Trout Unlimited applauds court’s decision on Windy Gap Firming Project

The ruling makes it possible to move forward with planning for the Colorado River Connectivity Channel, yet hurdles remain. 

Windy Gap Reservoir will allow the Colorado River to have a natural course and be better habitat for trout.

Denver, Colo. (December 14, 2020) – Recently, U.S. District Court Judge, Timothy M. Tymkovich, dismissed a 2017 lawsuit clearing the way for construction of a new reservoir and making it possible to move forward with the construction of the Colorado River Connectivity Channel.  

“Trout Unlimited is pleased with the District Court’s decision because it paves the way for measures that will increase the river’s resiliency in light of climate change and increased recreational and municipal use,” said Mely Whiting, Colorado water project legal counsel for TU. “After years of negotiations, partnerships and planning, we couldn’t be more thrilled to see steps taken to move this project forward.”  

The Colorado River Connectivity Channel will reconnect the aquatic habitat of the river currently severed by the reservoir. It will create a natural river channel around the Windy Gap Reservoir, which is expected to greatly improve the valuable trout fishery downstream all the way to the popular Kemp Breeze Wildlife Area and will open nearly two miles of the Colorado River to the public. In addition, the connection will ensure high flows will move sediment through and provide improved habitat for native fish, wild trout and macroinvertebrates.  Construction of the project is contingent on Northern Colorado Water Conservancy District’s ability to move forward with the Windy Gap Firming Project, which the District Court’s ruling affirms.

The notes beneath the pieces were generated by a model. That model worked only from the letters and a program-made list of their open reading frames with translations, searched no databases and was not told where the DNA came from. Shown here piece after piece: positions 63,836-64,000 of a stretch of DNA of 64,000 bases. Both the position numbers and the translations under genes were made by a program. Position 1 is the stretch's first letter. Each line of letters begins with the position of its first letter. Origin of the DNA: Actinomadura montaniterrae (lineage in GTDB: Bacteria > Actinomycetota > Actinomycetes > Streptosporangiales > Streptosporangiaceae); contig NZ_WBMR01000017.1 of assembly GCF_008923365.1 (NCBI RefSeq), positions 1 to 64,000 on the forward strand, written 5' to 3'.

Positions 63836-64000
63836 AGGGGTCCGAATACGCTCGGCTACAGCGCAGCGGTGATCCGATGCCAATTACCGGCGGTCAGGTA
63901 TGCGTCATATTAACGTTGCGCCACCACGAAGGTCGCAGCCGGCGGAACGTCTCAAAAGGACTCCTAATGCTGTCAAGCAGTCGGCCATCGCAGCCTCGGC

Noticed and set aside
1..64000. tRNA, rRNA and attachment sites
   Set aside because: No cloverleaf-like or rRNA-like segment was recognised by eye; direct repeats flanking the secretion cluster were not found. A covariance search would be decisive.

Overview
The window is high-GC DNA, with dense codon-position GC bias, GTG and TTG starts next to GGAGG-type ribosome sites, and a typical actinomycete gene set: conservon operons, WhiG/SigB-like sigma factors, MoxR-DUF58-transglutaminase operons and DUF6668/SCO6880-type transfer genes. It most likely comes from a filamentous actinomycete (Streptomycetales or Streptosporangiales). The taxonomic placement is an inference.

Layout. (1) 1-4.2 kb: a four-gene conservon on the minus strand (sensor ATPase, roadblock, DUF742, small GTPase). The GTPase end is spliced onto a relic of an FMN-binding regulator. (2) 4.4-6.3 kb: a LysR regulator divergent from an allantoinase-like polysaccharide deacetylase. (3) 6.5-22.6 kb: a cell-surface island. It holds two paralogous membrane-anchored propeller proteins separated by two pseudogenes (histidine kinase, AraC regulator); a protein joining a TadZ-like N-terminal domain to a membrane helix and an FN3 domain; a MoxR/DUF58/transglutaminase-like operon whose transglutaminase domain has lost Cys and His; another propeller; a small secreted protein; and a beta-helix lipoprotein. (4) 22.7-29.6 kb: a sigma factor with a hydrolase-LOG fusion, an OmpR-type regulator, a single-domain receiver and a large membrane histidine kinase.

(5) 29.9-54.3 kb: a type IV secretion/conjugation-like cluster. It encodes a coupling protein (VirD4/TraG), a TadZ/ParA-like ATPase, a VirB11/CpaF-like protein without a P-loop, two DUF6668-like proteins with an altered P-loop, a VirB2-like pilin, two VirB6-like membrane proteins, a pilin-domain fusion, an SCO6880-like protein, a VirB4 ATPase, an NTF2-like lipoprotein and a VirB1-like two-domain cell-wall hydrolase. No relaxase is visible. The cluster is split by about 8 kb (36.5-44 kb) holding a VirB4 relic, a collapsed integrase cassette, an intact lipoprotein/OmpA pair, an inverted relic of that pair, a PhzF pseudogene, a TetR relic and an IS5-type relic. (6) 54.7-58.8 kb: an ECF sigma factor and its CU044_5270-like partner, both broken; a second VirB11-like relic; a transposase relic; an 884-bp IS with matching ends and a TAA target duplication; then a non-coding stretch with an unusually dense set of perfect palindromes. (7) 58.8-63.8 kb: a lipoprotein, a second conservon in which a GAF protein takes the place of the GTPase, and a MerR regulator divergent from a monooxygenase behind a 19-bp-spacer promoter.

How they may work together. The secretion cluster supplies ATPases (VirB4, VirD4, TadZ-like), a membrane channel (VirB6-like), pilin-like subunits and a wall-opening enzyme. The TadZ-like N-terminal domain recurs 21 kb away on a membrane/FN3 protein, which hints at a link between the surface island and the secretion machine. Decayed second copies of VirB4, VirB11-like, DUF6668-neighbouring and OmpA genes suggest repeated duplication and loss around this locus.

“Our partnership with Northern Water and others is vital to the health of the Upper Colorado River, so seeing this court ruling allow those collaborations to move forward is welcome news,” said David Nickum, executive director for Colorado TU. “In addition to reconnecting the channel, agreements have been made to stop diversions when stream temperatures are too high and add cold water releases from Lake Granby when water temperatures increase in late summer. But hurdles to the project still remain.” 

While the decision advances the prospects of the Connectivity Channel reaching fruition, there is a significant funding gap remaining. Northern has contributed over $4 million and the Natural Resources Conservation Service, the Colorado Water Conservation Board and others have all contributed, but this project can’t move forward despite the court’s decision without additional funding.  

“At TU, we are committed to seeing this project through, but without additional funding, the severed river will remain, water temperatures will increase and habitat for our beloved trout will continue to decline,” said Scott Yates, director of TU’s Western Water and Habitat Program. “We continue to seek other partners who can join us and Northern in these efforts to make the Colorado River a healthier river for trout and humans alike.” 

About Trout Unlimited:  

Trout Unlimited is the nation’s oldest and largest coldwater fisheries conservation organization dedicated to conserving, protecting and restoring North America’s trout and salmon and their watersheds. Follow TU on Facebook and TwitterInstagram and our blog for all the latest information on trout and salmon conservation.